Immune Thrombocytopenia

What is immune thrombocytopenia (ITP)?

Immune thrombocytopenia (ITP) is a bleeding disorder. Children with ITP may bruise or bleed easily because the disease destroys platelets in the blood. The condition is pronounced im-YOON throm-boh-syt-oh-PEE-nee-ah.

Platelets are the blood cells that help form clots to stop bleeding and close wounds. The immune system usually helps prevent and fight infection. In ITP, the immune system attacks and destroys the body’s platelets instead. This happens mainly in the spleen.

ITP is also called immune thrombocytopenic purpura or idiopathic thrombocytopenic purpura. 

  • Idiopathic (ih-dee-uh-PAAH-thik) means we do not know what causes it.
  • Thrombocytopenic means that there are not enough platelets in the blood.
  • Purpura means bruises in the skin. 

For most children, ITP goes away within 6 months, often within a few weeks. When ITP lasts longer than 12 months, it is called chronic ITP. Chronic ITP happens in about 1 in 5 children with ITP.

  • We are not sure what causes ITP. It sometimes happens when children: 

    • Get some kinds of viruses
    • Take some kinds of medicines
    • Have certain kinds of immune disorders 

    Even though ITP can start with a virus, it is not an infection. Your child cannot catch ITP from someone else.

ITP at Seattle Children’s

Experts at our Cancer and Blood Disorders Center focus on helping you understand what’s happening with your child’s platelets and how to know if a more serious problem is developing.

Often ITP goes away on its own in weeks or months. Our experience helps us know when your child does need treatment and which treatment is best for them.

Please contact the center at 206-987-2106 for more information, a second opinion or to make an appointment.

  • Our doctors are nationally known for treating children who have blood disorders. The doctors who guide your child’s care have extra training and years of experience in giving the expert care your child needs. They constantly expand their knowledge about blood disorders and the latest research.

    We keep a careful watch on your child’s health. If your child needs treatment, we offer a full range of medicines and surgery to remove the spleen, if needed. We recommend the right treatment at the right time to have the best results for your child and your family.

    We care for your whole child. Your family has a full team behind you, including doctors, nurses, social workers and other specialists as needed. Read more about the supportive care we offer.

  • Our specialty is treating children’s conditions while helping them grow up to be healthy and productive. For more than a decade, U.S. News & World Report has consistently ranked Seattle Children’s Cancer Center among the best in the nation. For 2019-20, it has the highest ranking in the Northwest.

    Children don’t react to illness, injury, pain and medicine in the same way as adults. They need – and deserve – care designed just for them.

    Our doctors have special training in how to diagnose and treat children with blood disorders. Our experts base their treatment plans on years of experience and the newest research on what works best – and most safely – for children.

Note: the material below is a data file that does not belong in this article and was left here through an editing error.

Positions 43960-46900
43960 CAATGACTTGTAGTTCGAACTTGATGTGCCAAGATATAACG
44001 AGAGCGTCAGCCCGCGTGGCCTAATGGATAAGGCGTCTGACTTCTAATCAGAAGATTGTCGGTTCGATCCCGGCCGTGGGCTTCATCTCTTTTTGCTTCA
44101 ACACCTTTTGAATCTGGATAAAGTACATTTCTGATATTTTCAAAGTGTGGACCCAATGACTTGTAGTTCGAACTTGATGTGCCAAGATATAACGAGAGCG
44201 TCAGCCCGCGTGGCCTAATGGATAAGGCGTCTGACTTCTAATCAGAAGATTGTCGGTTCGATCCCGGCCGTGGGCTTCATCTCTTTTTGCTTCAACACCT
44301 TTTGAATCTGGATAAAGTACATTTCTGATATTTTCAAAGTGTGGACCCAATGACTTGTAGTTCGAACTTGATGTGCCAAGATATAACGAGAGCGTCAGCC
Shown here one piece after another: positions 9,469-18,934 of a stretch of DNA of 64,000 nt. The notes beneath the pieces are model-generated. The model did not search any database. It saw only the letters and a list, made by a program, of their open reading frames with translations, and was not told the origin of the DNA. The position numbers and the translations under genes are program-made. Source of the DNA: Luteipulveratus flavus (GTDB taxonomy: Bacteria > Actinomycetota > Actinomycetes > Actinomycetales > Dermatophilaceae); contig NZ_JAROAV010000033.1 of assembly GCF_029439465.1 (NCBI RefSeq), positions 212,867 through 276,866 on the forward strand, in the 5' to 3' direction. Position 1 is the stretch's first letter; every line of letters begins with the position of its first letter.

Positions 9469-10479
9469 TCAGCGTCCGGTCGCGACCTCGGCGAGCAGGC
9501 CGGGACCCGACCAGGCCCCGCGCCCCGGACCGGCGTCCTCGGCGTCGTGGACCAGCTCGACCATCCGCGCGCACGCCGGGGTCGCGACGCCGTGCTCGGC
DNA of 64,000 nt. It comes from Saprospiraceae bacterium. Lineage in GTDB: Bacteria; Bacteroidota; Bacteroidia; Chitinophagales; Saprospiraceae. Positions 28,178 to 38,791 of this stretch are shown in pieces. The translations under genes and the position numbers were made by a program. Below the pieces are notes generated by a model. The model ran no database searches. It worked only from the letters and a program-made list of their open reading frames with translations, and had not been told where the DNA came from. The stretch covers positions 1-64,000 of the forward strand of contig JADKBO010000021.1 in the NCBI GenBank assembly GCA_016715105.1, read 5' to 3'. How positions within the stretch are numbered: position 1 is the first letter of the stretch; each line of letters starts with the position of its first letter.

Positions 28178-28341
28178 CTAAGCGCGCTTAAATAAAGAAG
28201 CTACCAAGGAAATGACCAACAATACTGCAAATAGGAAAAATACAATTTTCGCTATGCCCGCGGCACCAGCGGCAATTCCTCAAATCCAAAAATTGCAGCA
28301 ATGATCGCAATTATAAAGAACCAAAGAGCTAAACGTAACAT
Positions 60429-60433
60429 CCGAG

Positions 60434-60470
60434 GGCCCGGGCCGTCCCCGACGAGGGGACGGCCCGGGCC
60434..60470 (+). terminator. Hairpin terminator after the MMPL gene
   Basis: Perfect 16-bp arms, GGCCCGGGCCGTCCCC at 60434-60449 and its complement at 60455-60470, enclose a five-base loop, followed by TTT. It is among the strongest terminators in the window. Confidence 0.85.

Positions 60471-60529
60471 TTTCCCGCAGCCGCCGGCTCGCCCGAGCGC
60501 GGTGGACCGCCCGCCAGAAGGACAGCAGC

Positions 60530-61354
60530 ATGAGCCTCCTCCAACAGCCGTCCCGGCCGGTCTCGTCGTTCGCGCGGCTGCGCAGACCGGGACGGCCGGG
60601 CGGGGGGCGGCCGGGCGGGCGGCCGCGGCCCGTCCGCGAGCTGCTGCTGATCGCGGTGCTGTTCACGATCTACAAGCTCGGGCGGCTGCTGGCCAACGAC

• Although ITP is mild in some children, other kids have serious bleeding problems. We will see your child in our clinic or emergency department that same day if they have signs of active bleeding such as a nosebleed lasting longer than 5 minutes or blood in their bowel movements (stool) or pee (urine). Some children need to stay overnight in the hospital for treatment. If needs are not urgent, new patients can be seen within a week.

    During visits, we take time to explain your child’s condition. We help you fully understand your treatment options and make the choices that are right for your family.

    Our child life specialists and social workers help your child and your family through the challenges of this condition. We connect you to community resources and support groups.

    At Seattle Children’s, we work with many children and families from around the Northwest and beyond. Whether you live nearby or far away, we can help with financial counseling, schooling, housing, transportation, interpreter services and spiritual care. Read about our services for patients and families.

Symptoms of ITP

Most symptoms of ITP are from bleeding problems because your child has fewer platelets than normal. Symptoms may include: 

  • Bleeding more easily than usual.
  • Bruising or purplish areas on the skin (purpura). These are caused by bleeding under the skin.
  • Tiny, round, red spots on the skin that may look like a rash. This is called petechiae (puh-TEE-key-eye) and is caused by bleeding under the skin.
  • Nosebleeds.
  • Bleeding from the gums or having blood blisters in the mouth.
  • Blood in your child’s pee (urine) or bowel movements (stool).
  • Any bleeding that is difficult to stop.
  • Heavy menstrual bleeding.

Diagnosing ITP

Different health problems can cause low platelet levels. Your child’s healthcare team will talk to you in detail about your child’s health. They will ask about your child’s: 

  • Symptoms
  • Recent illnesses
  • Medicines that may affect platelets
  • Any immune system problems that your child might have 

To find out if your child has ITP, their healthcare provider will: 

  • Look for signs of bruising or bleeding under the skin.